Sometimes I think students are thought to have loads of time to do what they want……..Granted, especially as a post-graduate student, you have the flexibility to organize your own timetable and working hours.
On the one hand, this is a great advantage, as you can fit your research around a timetable that allows you to be the most productive. On the other hand, this gives you a large proportion of responsibility for your work which can be daunting, especially if up to now you have worked to a timetable created for you.
Ultimately, its a balancing act between getting what you need to do done by set deadlines and not going mad in the process……let me explain!
I was inspired to write about time management as I have recently been working out what tasks I need to get done and ideally when they need to be done by. I thought I had loads of time…..that was until I worked out what I needed to do and what time I actually have to do this when I take away courses, conferences, demonstrating and workshops! This panicked me slightly so I have now prioritized my tasks into two main items which I am going to work on right up until the point at which I need to change direction. This has also made me aware of what opportunities I can and can’t commit to, which is good, because I don’t want to stress myself out by saying ‘yes’ to things, only to realize afterwards how awkward this makes things for my own work.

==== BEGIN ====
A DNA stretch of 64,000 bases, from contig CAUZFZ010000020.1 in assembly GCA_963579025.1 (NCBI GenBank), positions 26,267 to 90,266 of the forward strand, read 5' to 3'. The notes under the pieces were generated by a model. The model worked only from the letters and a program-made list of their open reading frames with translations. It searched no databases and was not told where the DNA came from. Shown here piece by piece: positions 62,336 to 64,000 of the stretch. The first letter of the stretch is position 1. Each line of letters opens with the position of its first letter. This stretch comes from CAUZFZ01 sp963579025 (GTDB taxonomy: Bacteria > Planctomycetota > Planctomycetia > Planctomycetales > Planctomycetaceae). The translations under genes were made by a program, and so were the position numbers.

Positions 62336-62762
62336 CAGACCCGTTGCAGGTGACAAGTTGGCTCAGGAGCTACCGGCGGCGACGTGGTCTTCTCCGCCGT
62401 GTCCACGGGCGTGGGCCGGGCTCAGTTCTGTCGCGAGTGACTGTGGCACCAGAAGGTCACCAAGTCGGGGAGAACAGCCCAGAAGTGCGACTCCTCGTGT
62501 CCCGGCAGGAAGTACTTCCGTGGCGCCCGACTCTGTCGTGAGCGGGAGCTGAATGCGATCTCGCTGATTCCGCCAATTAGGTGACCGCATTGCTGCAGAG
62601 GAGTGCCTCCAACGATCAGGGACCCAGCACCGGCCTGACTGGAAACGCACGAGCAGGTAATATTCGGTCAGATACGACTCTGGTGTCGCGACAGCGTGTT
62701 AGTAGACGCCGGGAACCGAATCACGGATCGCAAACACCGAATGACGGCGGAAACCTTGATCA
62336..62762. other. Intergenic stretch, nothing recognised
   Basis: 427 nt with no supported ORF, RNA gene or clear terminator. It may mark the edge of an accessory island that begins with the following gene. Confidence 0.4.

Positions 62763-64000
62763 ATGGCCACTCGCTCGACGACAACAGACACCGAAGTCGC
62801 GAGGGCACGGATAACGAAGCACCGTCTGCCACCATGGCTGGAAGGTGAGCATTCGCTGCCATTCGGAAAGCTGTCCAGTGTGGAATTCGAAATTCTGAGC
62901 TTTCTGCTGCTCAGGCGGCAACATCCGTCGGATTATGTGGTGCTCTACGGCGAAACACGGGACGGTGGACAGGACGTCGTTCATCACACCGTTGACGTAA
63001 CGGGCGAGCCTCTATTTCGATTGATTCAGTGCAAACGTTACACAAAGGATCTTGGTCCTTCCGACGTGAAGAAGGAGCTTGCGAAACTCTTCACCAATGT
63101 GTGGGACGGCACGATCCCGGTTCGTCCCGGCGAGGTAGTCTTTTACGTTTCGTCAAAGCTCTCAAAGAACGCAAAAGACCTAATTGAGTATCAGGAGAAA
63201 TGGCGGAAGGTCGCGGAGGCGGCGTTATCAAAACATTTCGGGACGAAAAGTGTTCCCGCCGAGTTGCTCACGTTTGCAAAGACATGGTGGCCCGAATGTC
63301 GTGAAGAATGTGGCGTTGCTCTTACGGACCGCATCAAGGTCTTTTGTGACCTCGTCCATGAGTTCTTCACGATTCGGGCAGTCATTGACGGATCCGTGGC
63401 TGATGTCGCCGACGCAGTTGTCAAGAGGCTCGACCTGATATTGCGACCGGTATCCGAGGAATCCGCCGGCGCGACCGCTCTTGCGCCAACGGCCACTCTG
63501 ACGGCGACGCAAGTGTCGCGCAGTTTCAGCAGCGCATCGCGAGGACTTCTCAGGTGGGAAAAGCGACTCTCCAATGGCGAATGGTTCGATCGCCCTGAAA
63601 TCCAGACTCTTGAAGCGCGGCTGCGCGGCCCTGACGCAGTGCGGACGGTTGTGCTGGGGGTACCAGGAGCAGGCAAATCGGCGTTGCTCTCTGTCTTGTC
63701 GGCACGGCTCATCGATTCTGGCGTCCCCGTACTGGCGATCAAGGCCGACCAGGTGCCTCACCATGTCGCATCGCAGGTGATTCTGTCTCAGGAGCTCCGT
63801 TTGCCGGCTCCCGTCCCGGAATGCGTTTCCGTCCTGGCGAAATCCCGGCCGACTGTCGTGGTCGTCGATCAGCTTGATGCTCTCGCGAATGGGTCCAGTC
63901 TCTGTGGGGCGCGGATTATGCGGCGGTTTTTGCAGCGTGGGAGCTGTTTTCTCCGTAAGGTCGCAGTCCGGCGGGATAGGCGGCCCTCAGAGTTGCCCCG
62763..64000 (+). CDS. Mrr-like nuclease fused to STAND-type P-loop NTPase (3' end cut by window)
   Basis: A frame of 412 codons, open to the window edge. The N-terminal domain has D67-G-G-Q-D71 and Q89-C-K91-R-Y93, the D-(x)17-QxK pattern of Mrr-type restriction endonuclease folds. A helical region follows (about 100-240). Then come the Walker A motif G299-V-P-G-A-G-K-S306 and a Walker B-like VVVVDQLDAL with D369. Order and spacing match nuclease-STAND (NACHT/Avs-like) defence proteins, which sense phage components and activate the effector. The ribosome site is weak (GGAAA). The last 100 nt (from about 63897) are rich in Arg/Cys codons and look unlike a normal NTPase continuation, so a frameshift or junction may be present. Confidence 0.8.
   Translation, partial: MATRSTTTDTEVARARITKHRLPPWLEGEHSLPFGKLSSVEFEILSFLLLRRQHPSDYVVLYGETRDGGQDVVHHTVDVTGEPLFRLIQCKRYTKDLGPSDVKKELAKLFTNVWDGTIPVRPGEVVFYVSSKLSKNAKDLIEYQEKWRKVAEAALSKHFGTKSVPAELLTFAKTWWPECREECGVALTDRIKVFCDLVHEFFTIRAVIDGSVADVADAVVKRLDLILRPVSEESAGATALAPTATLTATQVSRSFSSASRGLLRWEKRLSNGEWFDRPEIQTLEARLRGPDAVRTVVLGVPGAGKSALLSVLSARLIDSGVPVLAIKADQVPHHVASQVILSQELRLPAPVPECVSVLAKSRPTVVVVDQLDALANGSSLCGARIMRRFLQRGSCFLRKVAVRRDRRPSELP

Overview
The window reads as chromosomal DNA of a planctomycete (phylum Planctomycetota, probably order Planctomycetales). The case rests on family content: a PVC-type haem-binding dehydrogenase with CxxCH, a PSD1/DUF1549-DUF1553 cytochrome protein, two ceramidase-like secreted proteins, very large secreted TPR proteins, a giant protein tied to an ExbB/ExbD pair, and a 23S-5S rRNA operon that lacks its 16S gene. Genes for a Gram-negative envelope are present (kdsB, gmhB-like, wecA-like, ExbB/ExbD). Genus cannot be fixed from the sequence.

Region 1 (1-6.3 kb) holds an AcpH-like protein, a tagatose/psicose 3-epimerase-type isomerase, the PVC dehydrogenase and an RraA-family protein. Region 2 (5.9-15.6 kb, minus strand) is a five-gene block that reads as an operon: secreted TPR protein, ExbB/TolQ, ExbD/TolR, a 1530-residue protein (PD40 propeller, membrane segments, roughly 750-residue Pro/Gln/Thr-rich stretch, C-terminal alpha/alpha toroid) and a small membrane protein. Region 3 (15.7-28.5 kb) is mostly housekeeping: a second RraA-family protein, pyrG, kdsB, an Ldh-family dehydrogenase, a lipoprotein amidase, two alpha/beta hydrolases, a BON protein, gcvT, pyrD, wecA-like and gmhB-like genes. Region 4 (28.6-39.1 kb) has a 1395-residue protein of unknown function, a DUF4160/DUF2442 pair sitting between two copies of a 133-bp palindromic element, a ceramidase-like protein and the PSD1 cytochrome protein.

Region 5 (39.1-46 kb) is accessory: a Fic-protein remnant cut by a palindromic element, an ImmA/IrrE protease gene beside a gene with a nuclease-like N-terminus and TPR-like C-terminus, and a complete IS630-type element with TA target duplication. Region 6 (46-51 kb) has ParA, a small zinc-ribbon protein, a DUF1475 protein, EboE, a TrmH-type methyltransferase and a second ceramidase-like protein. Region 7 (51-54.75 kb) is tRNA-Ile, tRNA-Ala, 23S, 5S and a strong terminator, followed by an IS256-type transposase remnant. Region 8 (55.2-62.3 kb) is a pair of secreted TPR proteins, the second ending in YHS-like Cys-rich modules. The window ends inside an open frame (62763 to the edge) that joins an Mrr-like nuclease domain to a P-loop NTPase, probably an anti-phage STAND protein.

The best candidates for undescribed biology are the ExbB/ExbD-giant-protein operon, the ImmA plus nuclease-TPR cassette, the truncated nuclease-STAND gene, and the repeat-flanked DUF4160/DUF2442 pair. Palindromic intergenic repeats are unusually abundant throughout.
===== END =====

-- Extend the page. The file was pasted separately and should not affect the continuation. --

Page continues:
To specifically explain the ‘going mad in the process part’, I have planned things so that I can realistically achieve them in the time frame I have set out. There is no point on planning things to do that you cannot feasibility fit into a single day, week or month. This just leaves you feeling behind, overworked and stressed out. I also think in this situation you don’t give yourself a break when you most need it!
A key problem I had (and sometimes still have!) with planning my own timetable is knowing when enough is enough! I can intend to finish early and then think ‘Ooh, if I just do this as well…..oh and I could just do that’ and the next minute its 6.30pm and I’m drained of all energy. I now stop myself and evaluate the importance of what I am doing and whether it can just wait until tomorrow so that I can finish at a reasonable hour and have a relaxing evening!
Part of the skill to time management is also about being organised- making regular plans, knowing what you are going to do each day, knowing how far away deadlines are and knowing how much time you have to be persistently polite to others to get them to do things you need them to!
In summary, my time management strategy is to plan ahead, decide what works best for you, prioritize your tasks, be realistic and give yourself some time out!